It’s a new year and time to review the past and make plans for the future. My past resolutions have had the common threads of striving for the good life. The happy life. The comfortable life. The charmed life. The beautiful life.
In this new year, I resolve to live the Beloved life.
And the funny thing is, there is no striving needed to live the Beloved life. Jesus already calls me His Beloved, but sometimes I let the rantings of the world drown out His voice. I spend too much time living the defeated life. The thwarted life. The striving life. The discontented life. The fraudulent life. I don’t want to spend one minute of the new year conceding to any of those lying lives.
In 2020, what if we take the focus off of new and different, and instead bask in the already promised? Just as God declared to Jesus, “You are my Beloved, on you my favor rests,” (2 Peter 1:17), so He says to me and to you. We are His Beloved.
But what does it mean to live the Beloved life?
Recently I came across an article about Francis Chan. Truth be told, I tend to dodge Francis Chan – his sermons, his books, and articles about him. To be clear, I don’t avoid him because he’s a false teacher or for superficial reasons rooted in his looks – he actually has one of the most beautifully radiant smiles the Lord has created. No, I tend to avoid Chan because he’s one of the most convicting people I’ve ever encountered. I’m simply not the same after reading/listening to him. And wanting to avoid him says way more about me than him.
However, I read this particular article and it has stuck with me. You can read it in its entirety (which I highly recommend), but one line keeps replaying in my head. Chan is recounting God answering a huge, almost nonsensical prayer in the most lavish way and Chan says, “I feel like an only child and think there’s no way You, God, listen to everyone like this….”
He feels like an only child. Like he has all of God’s attention. As soon as I read those words, I thought, “He’s living life as the Beloved.”
Living as God’s Beloved may be a new concept for you, but it’s rooted firmly in scripture. I think of the apostle John as someone who lived a Beloved life. He was one of Jesus’ 12 disciples, but he referred to himself as “the disciple whom Jesus loved” (John 21:20, 24 ). It might seem like John had a lot of audacity, but what he really had was the blessed assurance of Jesus’ love. He walked in the identity of being Jesus’ Beloved.
Nowhere in John’s gospel does it say Jesus pulled him aside, singled him out and proclaimed He loved John more than the others. If Jesus had done that, I’m quite sure John would have shared that scene with us. John (hilariously) lets us know he ran faster than Peter to the tomb (John 20:4), so I’m confident he would have told us if Jesus bestowed an honor to him that wasn’t meant for others.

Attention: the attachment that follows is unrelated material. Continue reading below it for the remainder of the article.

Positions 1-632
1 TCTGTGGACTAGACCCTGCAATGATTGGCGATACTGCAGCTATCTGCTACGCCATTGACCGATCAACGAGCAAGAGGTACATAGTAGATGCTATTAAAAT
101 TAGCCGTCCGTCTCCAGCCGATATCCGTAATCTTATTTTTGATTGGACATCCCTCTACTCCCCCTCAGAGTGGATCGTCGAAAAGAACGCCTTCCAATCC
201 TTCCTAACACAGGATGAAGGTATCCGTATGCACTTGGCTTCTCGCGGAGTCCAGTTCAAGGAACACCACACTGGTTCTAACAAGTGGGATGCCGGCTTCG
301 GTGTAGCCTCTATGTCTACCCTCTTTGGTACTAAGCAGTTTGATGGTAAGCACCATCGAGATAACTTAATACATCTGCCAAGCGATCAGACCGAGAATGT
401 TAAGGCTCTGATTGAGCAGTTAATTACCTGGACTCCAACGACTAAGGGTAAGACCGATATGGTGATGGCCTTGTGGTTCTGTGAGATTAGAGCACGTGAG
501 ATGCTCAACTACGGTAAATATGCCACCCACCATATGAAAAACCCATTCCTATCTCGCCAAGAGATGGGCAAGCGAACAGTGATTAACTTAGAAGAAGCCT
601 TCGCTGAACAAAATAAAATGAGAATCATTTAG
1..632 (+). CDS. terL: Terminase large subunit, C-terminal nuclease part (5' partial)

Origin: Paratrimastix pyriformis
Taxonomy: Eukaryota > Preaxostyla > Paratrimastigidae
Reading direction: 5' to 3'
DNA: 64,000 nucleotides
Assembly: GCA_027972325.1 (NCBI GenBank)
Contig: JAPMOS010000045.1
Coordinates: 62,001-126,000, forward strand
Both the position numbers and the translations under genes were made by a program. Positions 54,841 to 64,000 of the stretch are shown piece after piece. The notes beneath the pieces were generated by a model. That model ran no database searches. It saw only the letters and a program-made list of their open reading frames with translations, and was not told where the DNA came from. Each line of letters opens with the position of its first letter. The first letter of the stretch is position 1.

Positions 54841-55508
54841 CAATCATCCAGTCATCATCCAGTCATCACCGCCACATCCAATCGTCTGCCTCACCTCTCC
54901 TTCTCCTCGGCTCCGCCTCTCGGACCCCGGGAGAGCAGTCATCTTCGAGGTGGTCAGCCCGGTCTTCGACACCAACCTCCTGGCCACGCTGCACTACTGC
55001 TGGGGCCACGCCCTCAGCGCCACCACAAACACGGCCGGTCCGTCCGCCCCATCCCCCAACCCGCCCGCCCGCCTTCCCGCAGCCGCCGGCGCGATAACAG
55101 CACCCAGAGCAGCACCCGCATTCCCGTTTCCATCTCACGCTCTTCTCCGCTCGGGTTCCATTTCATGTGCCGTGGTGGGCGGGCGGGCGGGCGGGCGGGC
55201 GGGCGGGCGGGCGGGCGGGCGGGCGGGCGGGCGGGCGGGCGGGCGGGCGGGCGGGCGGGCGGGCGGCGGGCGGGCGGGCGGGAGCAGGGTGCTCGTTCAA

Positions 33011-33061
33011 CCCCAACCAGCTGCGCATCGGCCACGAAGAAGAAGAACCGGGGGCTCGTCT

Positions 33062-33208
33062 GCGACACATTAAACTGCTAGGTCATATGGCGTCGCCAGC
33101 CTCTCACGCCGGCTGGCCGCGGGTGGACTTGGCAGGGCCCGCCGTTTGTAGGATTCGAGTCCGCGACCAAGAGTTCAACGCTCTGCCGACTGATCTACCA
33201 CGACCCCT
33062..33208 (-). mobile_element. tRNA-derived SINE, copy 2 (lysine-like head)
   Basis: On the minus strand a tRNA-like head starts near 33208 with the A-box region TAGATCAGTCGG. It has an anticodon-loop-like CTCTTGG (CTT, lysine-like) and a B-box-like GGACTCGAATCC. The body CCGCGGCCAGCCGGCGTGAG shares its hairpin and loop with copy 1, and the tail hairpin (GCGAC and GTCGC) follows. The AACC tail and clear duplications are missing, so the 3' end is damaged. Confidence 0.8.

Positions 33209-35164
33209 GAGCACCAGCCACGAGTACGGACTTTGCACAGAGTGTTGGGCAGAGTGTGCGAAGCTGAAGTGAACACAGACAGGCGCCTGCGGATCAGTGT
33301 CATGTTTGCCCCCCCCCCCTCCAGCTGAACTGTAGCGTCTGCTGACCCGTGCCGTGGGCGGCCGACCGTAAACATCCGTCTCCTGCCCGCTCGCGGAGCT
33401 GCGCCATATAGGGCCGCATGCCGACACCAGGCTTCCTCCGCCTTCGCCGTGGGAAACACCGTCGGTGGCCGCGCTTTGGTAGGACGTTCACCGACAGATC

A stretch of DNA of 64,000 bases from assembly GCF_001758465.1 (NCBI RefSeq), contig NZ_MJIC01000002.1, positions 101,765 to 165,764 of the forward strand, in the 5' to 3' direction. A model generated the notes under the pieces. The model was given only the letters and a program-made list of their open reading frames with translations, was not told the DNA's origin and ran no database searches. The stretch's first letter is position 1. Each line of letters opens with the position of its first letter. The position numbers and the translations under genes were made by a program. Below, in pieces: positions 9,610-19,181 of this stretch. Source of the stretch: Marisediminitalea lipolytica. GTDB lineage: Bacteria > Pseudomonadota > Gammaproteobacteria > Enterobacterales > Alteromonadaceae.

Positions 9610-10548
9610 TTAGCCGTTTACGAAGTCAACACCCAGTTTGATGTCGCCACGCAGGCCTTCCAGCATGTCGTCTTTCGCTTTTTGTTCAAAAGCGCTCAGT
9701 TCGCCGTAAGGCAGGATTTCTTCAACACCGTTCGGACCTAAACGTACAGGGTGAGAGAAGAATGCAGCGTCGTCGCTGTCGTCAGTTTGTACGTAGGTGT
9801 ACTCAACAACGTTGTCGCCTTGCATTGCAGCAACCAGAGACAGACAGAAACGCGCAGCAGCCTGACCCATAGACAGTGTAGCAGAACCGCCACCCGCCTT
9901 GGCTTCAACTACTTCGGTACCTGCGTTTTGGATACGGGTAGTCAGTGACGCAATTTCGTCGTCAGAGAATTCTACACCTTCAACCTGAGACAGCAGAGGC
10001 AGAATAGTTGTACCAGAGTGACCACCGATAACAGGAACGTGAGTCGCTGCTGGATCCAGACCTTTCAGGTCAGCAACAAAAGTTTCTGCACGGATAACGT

No, John does quite the opposite. He not only lives, breathes and wears the banner of being loved by Jesus, but it’s in his gospel that we read that we, too, are invited to be the Beloved. John records Jesus’ prayer to God in which Jesus invites all believers – first His disciples (John 17:11) and then every other believer who follows (John 17:21) – to be one with Him as He and God are one.
Don’t let that slip by – Jesus says He wants His followers to be one with Him as He and God are one. He wants no distance between Himself and His followers. We are invited, not just to worship Jesus from afar, not to put Him on a shelf with all the other reverent objects we don’t touch, but we are invited into holy relationship with Him. He invites us to be loved and live the life of the Beloved.
And the life of the Beloved is really His only offer. Jesus doesn’t offer a casual or tepid relationship. He doesn’t offer acquaintance status for believers. Nor does He merely offer a glimpse of Himself at a holy, unreachable distance.
He offers all of Himself and desires full devotion from His followers. And to His followers He so lavishly gives the true life. The contented life. The peaceful life. The abundant life. The courageous life. Eternal life. The Beloved life.
Henri Nouwen says that in living the life of the Beloved we switch from, “living life as a painful test to prove that you deserve to be loved, to living it as an unceasing ‘Yes’ to the truth of Belovedness…. Life is a God-given opportunity to become who we are, to affirm our own true spiritual nature, claim our truth… but most of all, to say ‘Yes’ to the One who calls us the Beloved.”
How would this year – or your life – be different if you claimed and accepted being Jesus’ Beloved?
The Beloved is woven into the fabric of every single believer in Jesus. We need only clothe ourselves in that truth every day of this new year. And then every day beyond until we meet Jesus face-to-face and He calls us then what He calls us now: Beloved.
And did you get what
you wanted from this life, even so?
And what did you want?
To call myself beloved, to feel myself
beloved on the earth.
“Late Fragment” by Raymond Carver
Dear Lord, thank You for loving us first. May we not even think we can receive Your love casually – You have made no paradigm for that. May we know You more and therefore, know Your love more. Lord, deliver from us from the default mode of “new is better” as we make resolutions. Instead, let us abide in what You’ve already so graciously and lovingly given us. Let us not walk this Earth, shoulders slumped and head down in loneliness, when You (YOU!) have called us Your own and Your Beloved. Praise Your Holy Name. Amen.
P.S. – After reading the article about Chan, he happened to be a guest on one of my favorite podcasts, The Carey Nieuwhof Leadership Podcast. Look up this interview wherever you download podcasts to hear one of the most gracious, humility-filled interviews ever recorded. Again, thanks for convicting me, Francis. Not sure I would ever admit and submit my failings the way you did. Thank you, brother.